Dealers with a blurry vision of their risk exposure are slowly coming undone.
Internal clients want to know why there is a need for outsized capital buffers to balance out inadequately granular analysis. External clients see costs rising as a consequence of inefficient capital and collateral management. Regulators are dissatisfied with stress tests that show a paucity of good data at major banks.
The reason for the uncertainty is clear; banks are built from lots of business lines and from parts of banks that have merged. Only recently has the single view of risk become an imperative, as the cost of carrying risk has gone up. The legacy, fragmented view of risk has been challenged by a top-down imposition of standardized models. If you are holding risk on the books, you need more capital or collateral to balance it. Several regulations overlap to impose this situation.
Let us take the example of derivatives trading. Most trades for over-the counter derivatives are mandated to be centrally cleared under Dodd-Frank in the US, the European Market Infrastructure Regulation, and Japan’s Financial Instruments and Exchange Act as of 2010. Any trades not cleared are subject to specific margin rules under the Basel Committee on Banking Supervision’s and higher capital charges for the banks involved under the Basel III capital adequacy rules.
The standard initial margin model (SIMM) developed to help counterparties reach an agreement on margin for uncleared trades has taken some of the pain out of the process. Nevertheless the costs associated with these parts of the trading lifecycle are higher than they need to be.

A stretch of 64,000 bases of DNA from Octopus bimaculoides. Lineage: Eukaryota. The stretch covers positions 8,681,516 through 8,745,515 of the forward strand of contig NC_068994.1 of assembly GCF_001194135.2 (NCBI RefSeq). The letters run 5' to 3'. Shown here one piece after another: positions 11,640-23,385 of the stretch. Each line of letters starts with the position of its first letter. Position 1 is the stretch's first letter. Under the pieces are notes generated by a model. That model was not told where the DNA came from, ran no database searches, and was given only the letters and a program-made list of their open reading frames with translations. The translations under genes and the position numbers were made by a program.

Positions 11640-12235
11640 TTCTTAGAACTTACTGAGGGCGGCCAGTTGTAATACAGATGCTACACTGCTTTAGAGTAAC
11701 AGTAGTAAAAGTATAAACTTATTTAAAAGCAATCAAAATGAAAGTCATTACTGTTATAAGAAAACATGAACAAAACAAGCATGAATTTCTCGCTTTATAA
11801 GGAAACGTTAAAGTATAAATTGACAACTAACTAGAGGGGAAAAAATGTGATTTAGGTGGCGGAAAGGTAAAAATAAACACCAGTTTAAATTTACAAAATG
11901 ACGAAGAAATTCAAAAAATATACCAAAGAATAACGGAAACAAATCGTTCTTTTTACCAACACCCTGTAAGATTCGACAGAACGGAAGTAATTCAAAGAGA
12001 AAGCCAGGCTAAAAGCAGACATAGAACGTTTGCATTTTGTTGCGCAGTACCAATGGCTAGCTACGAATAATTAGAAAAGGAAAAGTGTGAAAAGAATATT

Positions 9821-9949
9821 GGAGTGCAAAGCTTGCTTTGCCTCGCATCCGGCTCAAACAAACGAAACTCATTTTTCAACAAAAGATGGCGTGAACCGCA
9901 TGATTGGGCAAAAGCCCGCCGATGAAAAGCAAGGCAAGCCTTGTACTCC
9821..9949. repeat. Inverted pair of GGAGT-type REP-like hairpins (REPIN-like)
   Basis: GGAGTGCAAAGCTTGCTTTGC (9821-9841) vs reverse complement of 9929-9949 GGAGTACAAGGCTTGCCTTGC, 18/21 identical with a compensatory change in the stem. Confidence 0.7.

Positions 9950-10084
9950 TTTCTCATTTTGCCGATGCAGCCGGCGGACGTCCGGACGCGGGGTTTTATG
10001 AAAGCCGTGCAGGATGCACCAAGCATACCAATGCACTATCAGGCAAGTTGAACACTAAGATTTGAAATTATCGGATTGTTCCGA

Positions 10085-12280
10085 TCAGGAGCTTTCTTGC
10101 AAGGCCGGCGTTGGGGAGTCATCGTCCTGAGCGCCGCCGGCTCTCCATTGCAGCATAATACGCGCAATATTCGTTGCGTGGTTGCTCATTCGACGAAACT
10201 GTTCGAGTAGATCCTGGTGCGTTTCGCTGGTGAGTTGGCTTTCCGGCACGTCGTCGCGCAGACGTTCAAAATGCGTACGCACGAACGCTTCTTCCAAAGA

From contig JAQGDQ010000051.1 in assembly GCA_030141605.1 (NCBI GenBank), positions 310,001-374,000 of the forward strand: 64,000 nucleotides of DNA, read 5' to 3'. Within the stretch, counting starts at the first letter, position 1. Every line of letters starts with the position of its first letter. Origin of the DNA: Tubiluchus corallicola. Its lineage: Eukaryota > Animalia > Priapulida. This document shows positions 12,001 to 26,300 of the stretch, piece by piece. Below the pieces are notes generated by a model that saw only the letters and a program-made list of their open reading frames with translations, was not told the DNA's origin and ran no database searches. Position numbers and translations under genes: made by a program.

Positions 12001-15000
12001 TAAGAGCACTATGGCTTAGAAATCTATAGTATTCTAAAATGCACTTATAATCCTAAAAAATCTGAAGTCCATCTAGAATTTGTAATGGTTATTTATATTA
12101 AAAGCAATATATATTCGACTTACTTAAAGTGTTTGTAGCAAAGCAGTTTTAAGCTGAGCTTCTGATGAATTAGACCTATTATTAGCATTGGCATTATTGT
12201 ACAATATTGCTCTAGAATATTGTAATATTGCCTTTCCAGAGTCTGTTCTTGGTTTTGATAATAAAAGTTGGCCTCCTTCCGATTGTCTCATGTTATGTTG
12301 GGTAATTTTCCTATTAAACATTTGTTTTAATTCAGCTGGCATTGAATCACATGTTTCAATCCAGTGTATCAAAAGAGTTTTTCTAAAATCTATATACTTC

Lacking a single view of risk and collateral means that big events – such as Brexit, a flash crash, a credit event – leave the bank to take a worst-case scenario figure, add to it, then borrow collateral to cover that exaggerated risk position. The costs for borrowing overnight are high, the likelihood of good collateral going tight on repo is high during a market event and liquidity risk is heightened.
Knowing the firm’s overall risk position would considerably reduce the strain. Knowing what eligible collateral is available and how it was committed would also reduce costs substantially. These figures are known for individual desks and the asset classes they work; in some cases cross-asset desks have pulled some of that data together.
To get an enterprise-wide view, the data that sits at the desk level needs be put into a consumable data layer that can normalize it and work with it. The appetite to "rip and replace" huge legacy systems is long gone. Now the ability to transform in the minimum timeframe is critical, this can now be achieved by utilising real-time, decisioning platforms with In-memory capability.
In the most severe situations, those banks that cannot meet their obligations under the Comprehensive Capital Analysis and Review in the US – or even the European Banking Authority’s stress tests, which have been criticized by academics for being less rigorous – will find their licences under threat. A more optimistic scenario sees firms without an enterprise-wide view facing higher costs and ultimately becoming uncompetitive.
Clearing your vision to avoid these scenarios will depend on banks making enterprise-level technology investments that support enterprise-level risk and collateral analysis. Given the threat that exists, those investments are increasing.